For years, we've had the same discussions over equal rights and the gender disparity in leadership roles. Women are making gains and taking the reins of top companies, but no matter how high we climb on the proverbial ladder, we still face unconscious bias, stereotypes and our own self-sabotage. The truth is, even the most accomplished women often underestimate and under-sell themselves, and, unwittingly, buy into stereotypes.
I recently experienced firsthand this self-sabotage and unconscious bias by talented executive women when I was conducting a search for a very visible general counsel (GC) position of a public company. Today, every company is asking for diversity. This search was no exception. Certain members of the board were strongly encouraging the current GC, a man described by both his senior colleagues and his reports at the company as an “icon,” to find diverse candidates for the role. After looking through at least 100 very impressive resumes, we presented a number of qualified women and men to our client.
Without exception, every fellow I spoke to decided he was the perfect candidate and was not afraid to tell me about himself and sing his own praises. This self-admiration made me chuckle as I thought about the full panoply of candidates. "If you only knew," I thought. The men, all either sitting or former GCs or senior partners at law firms, were chomping at the bit to be able to fill the gap, believing strongly they had what it took to make an immediate impact and fill the shoes of the “icon.” Further, they, naturally, voiced their confidence to me and the interview team.
The women (seasoned, accomplished 20+ year GCs), however, consistently pointed out their weaknesses or gaps in experience—no direct industry experience, not enough board exposure, not enough public company experience, etc., etc. Several of them voiced concern about being able to fill the shoes of the current GC.
One incredibly talented and qualified candidate, a female GC of a public company, even recommended a male counterpart as she was interviewing, stating that he was a "perfect fit" because he "hit on all cylinders." Another sitting GC told the client that she was not a "strategic advisor," after many years of being exactly that for her CEO and management team.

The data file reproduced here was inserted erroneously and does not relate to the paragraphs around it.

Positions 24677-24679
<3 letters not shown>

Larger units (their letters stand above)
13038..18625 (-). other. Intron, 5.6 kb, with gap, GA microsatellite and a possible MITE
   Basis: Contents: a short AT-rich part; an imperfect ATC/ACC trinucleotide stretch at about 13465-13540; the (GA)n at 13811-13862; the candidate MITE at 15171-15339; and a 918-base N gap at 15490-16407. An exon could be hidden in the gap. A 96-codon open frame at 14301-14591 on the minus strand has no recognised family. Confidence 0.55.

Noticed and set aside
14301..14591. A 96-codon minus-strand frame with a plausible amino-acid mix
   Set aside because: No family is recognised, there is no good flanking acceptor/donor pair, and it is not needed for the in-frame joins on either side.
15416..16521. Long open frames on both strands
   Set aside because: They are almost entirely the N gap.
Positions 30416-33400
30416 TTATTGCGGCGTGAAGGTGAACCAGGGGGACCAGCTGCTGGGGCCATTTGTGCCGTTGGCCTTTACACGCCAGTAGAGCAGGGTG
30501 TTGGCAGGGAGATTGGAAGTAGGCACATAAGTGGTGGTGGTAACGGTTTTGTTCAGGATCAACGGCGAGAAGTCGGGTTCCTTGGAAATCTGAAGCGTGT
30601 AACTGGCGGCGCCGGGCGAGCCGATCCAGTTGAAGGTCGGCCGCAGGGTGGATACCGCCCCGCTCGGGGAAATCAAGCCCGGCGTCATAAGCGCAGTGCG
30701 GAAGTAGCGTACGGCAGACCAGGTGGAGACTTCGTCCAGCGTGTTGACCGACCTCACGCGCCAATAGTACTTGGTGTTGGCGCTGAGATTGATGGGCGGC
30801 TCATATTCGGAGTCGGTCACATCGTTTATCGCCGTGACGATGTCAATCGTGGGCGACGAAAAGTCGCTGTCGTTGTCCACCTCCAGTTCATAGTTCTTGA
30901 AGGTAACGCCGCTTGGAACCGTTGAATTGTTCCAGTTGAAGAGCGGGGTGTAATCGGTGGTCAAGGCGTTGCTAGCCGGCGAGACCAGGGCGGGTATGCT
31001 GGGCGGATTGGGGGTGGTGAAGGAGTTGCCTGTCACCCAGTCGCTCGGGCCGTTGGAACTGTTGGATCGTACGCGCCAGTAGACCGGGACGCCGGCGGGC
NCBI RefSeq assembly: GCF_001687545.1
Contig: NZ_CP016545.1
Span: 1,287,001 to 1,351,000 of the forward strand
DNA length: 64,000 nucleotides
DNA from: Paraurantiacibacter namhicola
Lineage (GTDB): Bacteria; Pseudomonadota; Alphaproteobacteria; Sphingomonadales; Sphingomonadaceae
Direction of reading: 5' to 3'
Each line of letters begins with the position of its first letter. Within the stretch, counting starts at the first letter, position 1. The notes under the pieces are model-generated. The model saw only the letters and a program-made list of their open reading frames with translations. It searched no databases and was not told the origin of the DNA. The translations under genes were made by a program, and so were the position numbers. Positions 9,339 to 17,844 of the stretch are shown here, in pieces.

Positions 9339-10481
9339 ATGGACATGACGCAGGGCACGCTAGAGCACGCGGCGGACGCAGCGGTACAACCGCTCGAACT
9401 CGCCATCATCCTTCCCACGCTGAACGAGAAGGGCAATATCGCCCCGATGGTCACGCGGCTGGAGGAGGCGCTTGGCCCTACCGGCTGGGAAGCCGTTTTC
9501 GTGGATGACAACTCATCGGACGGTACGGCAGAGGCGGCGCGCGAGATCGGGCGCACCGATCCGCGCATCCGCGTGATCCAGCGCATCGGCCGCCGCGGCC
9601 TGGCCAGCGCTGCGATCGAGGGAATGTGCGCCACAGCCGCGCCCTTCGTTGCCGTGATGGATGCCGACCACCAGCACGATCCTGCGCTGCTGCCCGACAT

As I continued to look for more qualified female candidates and to coach both them and the client, in the end, two of the top four candidates were women. These candidates approached every interview with full confidence that they were the right choice, convincing the client, in his words, that they were "superstars." Ultimately, one pulled out for another offer, but not without expressing some concern about filling the shoes of the current "iconic" GC. I thought "Et tu, superstar?"
My takeaway from these experiences: If we want to increase the percentage from 18.5% (Fortune 500 Women GCs 2015) to 30% by 2020 (NAWL's mission), let's help ourselves by getting out of our own way. 81.5% of the outgoing GCs at these companies will be men. So it takes vision—a leap of faith—for both the candidate and the hiring team to visualize the position as female.
We know that the women in the running for these positions are hyper smart and have all kinds of self-analyses going on. It is easy to focus on our weaknesses when we believe that our single biggest (and immutable) obstacle is that our gender doesn't match that of the incumbent. Also, we know that we will, most likely, be a female wingman to a male CEO, another paradigm shift for us all to process.
Ultimately, we have to change our stereotypes about leadership, but, in the short term, we should focus on what we, as women, can control. The women who have "arrived" make no apologies for themselves. They own their success and know that they are the best choice. Ladies, know you got it; now get it!